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Within the criminal justice field there are two different types of organizations and those organizations are called bureaucratic and patron-client organizations. Now, throughout this paper the team is going to discuss the many different reasons as to why and how the bureaucratic and patron-client organizations are different. With that being said, some of the basic differences are basically the fact that the patron-client organizations are basically referred to as the organizations that choose to break the law and on the other hand, the bureaucratic organizations are the ones that are there to enforce it. Even though there are many differences between these two organizations there are also some things that they have in common. This paper will identify so many more ways that make these two unique types of organizations different.
The Patron-Client ModelThe difference between patron-client model and bureaucratic model is that patron -client organizations are operated by an individual who is considered as the “boss.” The organization is structured as a family who has a tight bond and demonstrates trust and loyalty to each other. According to Collins 1975, “patrimonial elites are more ceremonious and personalistic” (Abadinsky, 2007). The role of the patron (boss) is to “provide economic aid and protection for the client, in return the client shows appreciation by performing necessary duties that are order by the patron. The patron controls the resources of the business and sets up all contact meetings for the client. Within the patron-client model the patron has the power to generate income by networking with other clients who are involved in criminal activities such as, drug trafficking, fraudulent activities and money laundering. A particular geographic area or industry is dominated by the patron and his organization. He also has a network of informants and connections, with the police and other officials and with those who are involved in specialized criminal operatives (Abadinsky, 2007).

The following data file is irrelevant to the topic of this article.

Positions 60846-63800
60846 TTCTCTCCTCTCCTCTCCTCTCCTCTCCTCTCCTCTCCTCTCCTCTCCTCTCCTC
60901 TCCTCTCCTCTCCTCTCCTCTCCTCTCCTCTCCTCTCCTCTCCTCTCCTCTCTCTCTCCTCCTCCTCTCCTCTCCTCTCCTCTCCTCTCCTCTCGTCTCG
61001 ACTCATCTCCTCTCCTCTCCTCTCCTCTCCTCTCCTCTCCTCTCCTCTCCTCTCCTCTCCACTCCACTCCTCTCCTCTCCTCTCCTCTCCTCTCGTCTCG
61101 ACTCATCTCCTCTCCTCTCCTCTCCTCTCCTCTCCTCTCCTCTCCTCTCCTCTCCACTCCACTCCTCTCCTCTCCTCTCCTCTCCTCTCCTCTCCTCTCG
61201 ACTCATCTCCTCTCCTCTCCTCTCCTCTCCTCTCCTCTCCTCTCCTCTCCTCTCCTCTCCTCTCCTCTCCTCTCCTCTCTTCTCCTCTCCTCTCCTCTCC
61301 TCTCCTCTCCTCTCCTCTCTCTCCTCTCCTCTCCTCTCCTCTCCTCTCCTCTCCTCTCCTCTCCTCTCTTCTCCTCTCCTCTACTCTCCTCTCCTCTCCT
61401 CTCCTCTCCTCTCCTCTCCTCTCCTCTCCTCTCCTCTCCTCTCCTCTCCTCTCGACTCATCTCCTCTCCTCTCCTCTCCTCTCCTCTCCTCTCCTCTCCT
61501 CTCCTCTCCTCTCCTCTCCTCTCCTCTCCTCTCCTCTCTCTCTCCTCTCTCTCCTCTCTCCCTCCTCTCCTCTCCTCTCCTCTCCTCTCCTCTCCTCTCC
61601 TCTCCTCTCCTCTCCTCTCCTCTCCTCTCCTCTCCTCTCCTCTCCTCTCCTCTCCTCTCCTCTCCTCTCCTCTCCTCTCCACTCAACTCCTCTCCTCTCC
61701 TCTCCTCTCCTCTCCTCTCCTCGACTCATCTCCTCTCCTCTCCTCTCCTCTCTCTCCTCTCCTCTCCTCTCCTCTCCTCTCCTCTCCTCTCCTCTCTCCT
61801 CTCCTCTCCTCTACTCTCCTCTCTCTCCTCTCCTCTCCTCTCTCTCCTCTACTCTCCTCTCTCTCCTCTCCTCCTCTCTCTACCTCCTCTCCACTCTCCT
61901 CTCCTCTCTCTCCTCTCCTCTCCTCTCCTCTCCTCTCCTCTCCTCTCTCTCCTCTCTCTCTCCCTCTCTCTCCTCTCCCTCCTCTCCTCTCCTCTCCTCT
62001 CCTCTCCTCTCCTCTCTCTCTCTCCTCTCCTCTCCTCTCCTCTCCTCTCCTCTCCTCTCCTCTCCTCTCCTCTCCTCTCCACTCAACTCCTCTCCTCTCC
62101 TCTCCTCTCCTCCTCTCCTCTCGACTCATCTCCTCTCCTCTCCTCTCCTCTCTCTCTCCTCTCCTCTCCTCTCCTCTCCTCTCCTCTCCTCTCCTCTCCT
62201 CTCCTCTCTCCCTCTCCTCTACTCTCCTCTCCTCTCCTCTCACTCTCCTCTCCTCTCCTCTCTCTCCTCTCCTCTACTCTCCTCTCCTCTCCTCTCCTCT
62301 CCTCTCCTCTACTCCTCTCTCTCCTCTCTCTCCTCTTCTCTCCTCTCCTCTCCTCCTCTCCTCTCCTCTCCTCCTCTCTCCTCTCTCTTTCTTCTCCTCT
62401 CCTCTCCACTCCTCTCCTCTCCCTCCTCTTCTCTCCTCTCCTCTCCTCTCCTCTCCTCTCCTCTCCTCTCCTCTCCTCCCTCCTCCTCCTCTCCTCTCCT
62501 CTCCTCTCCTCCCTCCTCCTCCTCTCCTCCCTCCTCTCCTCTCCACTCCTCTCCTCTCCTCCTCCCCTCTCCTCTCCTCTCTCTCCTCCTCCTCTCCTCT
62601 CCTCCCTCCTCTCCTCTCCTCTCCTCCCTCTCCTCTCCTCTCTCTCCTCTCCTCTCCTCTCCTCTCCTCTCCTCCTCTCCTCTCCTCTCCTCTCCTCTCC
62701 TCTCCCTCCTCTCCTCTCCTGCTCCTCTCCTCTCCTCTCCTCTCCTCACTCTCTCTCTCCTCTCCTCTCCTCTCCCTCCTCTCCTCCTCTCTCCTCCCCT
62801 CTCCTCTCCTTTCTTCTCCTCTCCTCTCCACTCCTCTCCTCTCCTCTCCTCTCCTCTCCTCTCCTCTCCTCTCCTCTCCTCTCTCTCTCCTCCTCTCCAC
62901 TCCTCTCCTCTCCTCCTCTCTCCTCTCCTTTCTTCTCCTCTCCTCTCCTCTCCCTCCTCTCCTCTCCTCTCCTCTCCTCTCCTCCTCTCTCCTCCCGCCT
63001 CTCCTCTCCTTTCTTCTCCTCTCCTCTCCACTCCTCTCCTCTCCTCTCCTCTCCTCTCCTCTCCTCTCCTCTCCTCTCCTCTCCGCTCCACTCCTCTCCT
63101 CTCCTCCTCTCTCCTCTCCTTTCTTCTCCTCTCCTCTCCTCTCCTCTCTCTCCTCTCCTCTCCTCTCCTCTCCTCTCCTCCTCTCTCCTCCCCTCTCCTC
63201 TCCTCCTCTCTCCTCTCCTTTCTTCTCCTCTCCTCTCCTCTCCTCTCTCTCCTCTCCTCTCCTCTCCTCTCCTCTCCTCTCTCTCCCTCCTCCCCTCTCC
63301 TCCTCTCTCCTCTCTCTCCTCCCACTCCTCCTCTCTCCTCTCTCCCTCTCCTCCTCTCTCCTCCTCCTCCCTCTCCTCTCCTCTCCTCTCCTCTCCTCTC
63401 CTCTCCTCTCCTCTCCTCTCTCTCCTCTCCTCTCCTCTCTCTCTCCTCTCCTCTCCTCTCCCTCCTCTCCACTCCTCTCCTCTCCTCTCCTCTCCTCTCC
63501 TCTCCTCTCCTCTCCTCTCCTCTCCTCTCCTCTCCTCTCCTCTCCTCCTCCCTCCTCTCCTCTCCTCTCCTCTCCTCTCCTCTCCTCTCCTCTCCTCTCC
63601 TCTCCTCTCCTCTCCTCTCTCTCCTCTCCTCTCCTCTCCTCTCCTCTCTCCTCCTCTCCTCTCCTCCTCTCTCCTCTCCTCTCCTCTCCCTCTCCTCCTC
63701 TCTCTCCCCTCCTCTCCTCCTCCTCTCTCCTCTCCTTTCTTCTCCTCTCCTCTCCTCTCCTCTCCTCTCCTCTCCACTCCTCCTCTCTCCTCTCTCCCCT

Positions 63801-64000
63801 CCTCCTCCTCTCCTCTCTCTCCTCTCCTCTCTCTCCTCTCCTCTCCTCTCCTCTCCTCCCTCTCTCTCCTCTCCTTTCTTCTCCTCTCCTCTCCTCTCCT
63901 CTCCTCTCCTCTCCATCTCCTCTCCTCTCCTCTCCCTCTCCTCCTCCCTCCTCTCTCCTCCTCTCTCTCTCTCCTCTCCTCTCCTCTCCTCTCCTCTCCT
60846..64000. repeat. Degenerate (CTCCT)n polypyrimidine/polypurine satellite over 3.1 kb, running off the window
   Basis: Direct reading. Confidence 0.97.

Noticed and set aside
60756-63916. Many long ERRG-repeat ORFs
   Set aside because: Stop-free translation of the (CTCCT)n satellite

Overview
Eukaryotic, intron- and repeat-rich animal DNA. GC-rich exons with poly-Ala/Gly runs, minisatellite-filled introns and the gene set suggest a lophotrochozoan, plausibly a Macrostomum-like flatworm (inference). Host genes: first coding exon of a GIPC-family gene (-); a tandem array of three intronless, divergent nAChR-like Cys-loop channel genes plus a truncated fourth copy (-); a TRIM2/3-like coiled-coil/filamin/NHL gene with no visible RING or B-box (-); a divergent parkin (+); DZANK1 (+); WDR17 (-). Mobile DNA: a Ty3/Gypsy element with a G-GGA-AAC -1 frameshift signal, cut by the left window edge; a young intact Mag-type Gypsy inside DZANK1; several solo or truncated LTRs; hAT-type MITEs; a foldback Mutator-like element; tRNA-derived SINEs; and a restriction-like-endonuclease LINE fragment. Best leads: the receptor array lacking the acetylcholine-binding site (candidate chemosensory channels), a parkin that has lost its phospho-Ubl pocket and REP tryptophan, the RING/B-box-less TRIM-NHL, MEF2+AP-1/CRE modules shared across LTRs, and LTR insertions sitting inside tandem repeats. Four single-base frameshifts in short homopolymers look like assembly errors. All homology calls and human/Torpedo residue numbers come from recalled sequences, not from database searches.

The Bureaucratic ModelWhile assuming that in the world crime things are done the same and the goals are the same for all involved, but this is not the case. The bureaucratic model runs like a cooperation that has CEO’s down to the line workers. In the bureaucratic model they deal with crime on a larger scale and maintain members from a selective group. Unlike the patron-client model they are not necessarily related to the members and establish close relationships. Responsibilities are usually carried out in an impersonal manner and they maintain an extensive division of labor (Abadinsky, 2007). The orders come from the top and are distributed to the next in command to enforce the orders. Everyone has his or her place in the business and are recruited based on the skill level (Abadinsky, 2007).
The hierarchy is one of the main operations of the business. Each member must understand the chain of command in order to carry out the task at hand without question. Once an organization has grown to a size that requires more persons qualified to carry out the expectations the operations develops standard rules and regulations. These are essential for the structure of the organization to run smoothly and every member of the organization will know how the duties are to be carried out. In the event that a member violates the rules the organization will not simply fire them but they will eliminate the person. The organization cannot afford to have a former member expose the operation; this would create a level of venerability for the group and the chance of apprehension is emanate.
In conclusion, a patron-client network or organization is one of two contrasting organizational models; the other would be the bureaucratic/corporate model. This paper has discussed the differences between the two models.
To recap, “Patrimonial/patron-client networks characterize most American Mafia groups and the military is an example of a bureaucratic organization and a bureaucracy is the mode of organization that is essential for efficiently carrying out large-scale tasks and Patrimonial/Patron-Client Networks fear of compromised communications makes many aspects of the bureaucratic model impractical for criminal organizations” (Abadinsky, 2007).
Understanding organized crime is importatnt because it gives the government the ability to know how they work so that the governement can stop them.
Abadinsky, H. (2007). Organized Crime. 8th ed. Balmont.Ca Thomas/Wadsworth.